Adrian dug into his pancake with gusto, as though it was the biggest, fluffiest, most delectable pancake he'd ever seen.  With his fork and knife, he folded a piece over to make it look thicker, then put it in his mouth.  I poured syrup on mine, cutting it into several rows, back and forth, then sideways.  Anyway I looked at what was on my plate, I still saw the same thing, and I felt so embarrassed and ashamed.  Adrian was making the most of the situation, but I couldn’t forgive myself for what I’d done.

We started to talk about something, and Adrian tried to make a joke, just to lighten the mood at the table.

That’s when I started to cry.  I tried to eat, but I couldn’t.

Adrian looked at me and saw that I was crying.  He asked me what was wrong, and I cried even harder.  Soon, I was bawling.  I couldn’t even speak.

Adrian got up from his chair, came over beside me, knelt on the floor, and wrapped his arms around my waist, resting his head against me.  That made me cry even harder.

“What’s wrong?” he asked me again.  "Why are you crying?”

“Because,” I said, between sobs.  “Because I can’t believe I ruined the pancakes.  Because I wanted everything to be perfect.  Because I feel like I don’t deserve you."  And then I said, "Because I feel so unlovable.”

Adrian held me tighter then, and I sobbed.  I cried far more than I should have, far more than ruined pancakes warranted.  But Adrian could not have been kinder or more understanding.

When I finally settled down, we ate our breakfast.  By then, not only were the pancakes flat, they were cold too.  

What you’ve just read is an excerpt from an unpublished memoir I wrote in 2008. 

What strikes me about this story is, I have no idea where the word “unlovable” came from.  To my knowledge, I'd never used it before, certainly not in relation to myself.  

When I think about it, I could have used any word at all to describe how I felt in that moment.  But it was not a conscious choice; I hadn't had time to think about it.  It's what came out, and I will always remember it.

Of course, I could not have said anything truer.  But I didn't see it then.  All I knew was, for the first time ever, I had a wonderful young man in my life.  And I needed to be perfect for him.  Because, if I wasn't, I’d lose him.  And I couldn't afford to let that happen, after I’d waited so long to meet someone like him, and because I wasn't sure I’d ever meet anyone else.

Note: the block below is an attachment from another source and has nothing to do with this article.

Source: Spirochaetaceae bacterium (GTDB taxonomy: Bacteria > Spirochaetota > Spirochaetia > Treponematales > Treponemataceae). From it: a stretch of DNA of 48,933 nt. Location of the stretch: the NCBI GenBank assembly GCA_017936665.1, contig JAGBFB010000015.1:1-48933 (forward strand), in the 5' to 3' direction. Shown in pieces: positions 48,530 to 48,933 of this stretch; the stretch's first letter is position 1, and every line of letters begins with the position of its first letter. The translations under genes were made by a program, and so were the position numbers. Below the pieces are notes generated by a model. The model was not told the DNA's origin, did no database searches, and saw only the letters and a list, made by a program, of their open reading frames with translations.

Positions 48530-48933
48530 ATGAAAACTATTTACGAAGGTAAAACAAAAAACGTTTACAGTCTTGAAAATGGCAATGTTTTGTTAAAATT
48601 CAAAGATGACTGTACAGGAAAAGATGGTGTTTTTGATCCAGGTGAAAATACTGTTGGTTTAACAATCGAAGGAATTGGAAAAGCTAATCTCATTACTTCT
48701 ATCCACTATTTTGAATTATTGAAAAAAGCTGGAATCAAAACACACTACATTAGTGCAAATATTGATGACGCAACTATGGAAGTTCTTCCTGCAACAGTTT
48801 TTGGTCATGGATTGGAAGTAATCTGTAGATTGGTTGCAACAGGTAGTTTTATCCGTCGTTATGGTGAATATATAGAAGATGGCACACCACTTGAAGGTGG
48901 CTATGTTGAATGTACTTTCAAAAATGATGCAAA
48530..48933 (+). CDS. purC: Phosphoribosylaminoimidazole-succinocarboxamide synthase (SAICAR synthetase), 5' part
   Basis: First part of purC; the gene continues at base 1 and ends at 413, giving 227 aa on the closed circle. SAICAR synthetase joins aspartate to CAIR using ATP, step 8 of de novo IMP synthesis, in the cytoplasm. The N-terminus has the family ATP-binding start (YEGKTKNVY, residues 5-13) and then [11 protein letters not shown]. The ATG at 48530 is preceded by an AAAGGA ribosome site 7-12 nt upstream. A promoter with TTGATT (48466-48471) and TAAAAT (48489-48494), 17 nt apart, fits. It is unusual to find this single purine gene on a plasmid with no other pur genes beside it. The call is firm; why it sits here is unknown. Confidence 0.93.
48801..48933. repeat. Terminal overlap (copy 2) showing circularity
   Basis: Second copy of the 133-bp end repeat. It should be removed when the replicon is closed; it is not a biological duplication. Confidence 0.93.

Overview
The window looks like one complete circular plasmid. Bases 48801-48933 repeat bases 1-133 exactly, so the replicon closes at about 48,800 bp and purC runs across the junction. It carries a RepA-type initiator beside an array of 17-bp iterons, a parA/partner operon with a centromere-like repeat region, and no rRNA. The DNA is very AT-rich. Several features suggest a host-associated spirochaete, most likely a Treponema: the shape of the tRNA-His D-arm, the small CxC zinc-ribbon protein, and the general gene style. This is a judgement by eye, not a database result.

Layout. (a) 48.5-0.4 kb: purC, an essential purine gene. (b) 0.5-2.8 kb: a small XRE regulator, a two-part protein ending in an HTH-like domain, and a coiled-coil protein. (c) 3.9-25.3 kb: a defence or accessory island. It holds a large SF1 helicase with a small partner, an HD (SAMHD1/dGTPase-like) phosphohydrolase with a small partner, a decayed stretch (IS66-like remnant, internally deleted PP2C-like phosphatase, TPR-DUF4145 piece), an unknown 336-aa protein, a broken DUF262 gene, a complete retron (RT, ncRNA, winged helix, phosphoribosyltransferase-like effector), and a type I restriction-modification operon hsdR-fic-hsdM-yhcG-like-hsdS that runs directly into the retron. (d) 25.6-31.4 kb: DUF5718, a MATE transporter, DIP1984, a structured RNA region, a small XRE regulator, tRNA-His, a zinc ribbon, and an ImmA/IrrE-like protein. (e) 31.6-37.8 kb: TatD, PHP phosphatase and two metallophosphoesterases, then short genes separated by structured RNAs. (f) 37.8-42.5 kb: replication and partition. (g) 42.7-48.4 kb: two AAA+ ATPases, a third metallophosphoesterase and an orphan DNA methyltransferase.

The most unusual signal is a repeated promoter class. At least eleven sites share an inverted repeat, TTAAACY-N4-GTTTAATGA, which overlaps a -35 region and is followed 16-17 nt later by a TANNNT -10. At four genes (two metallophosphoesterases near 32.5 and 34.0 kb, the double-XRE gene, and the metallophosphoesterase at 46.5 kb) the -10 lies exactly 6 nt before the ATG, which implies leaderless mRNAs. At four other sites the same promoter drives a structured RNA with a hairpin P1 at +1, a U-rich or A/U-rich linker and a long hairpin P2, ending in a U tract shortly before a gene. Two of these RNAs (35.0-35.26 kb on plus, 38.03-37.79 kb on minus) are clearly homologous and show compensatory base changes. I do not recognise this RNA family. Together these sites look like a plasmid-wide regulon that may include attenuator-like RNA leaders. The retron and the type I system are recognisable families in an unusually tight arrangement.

It would take another six years for me to realize I not only felt unlovable to people in general, but, more importantly, to myself.  That was a shocking realization.  I had never been aware of how I felt about myself.  And, when I was, I couldn’t believe how unworthy I felt.  

But I shouldn’t have been surprised.  If you haven't been taught from an early age that you're worthwhile, that you make a difference by being here, then you lack the tools to feel about yourself as you rightly should.  And, at some point, in order to repair the relationship you have with yourself, and to prepare you for that future relationship with someone important in your life, you will need to find those tools and use them.  

I shared this story with you for one reason only:  to demonstrate that any one of us can go from where I was in 1986–feeling utterly unlovable–to where I am today–knowing not only that we must love ourselves as gay and lesbian people, but also writing this blog to help you on your journey to knowing how worthy and lovable you really are.  


  1. I just want to let you know I read your story and cried. Because it was so beautiful. Thank you for sharing.

  2. Thank you so much, ApoRiA, for taking the time to read this piece.
    When I wrote it, I was worried no one would get all the way through it. But I also thought, if they did, the message would be helpful.
    I appreciate your interest in my blog and your comment. I hope to hear from you again.

  3. it was a good and detailed story,
    i really liked it,
    love is a general word, but it happen in details ,even in making breakfast for the one you feel good about.
    thank u for sharing,

  4. Ehsan, so good to hear from you again.
    Thanks for taking the time to read this very long post, especially considering English isn't your first language.
    That said, you have a unique way of saying very complex and deep things using the simplest of language. Many writers could take a hint from you.
    Of course, the love that's most important in this post is not how I felt toward Adrian, which I know now was anything but love, but the love I felt toward myself (or lack thereof). That's the love that matters most in all of our lives.
    Thanks again for your interest in my blog. I hope you continue to find posts here that interest you.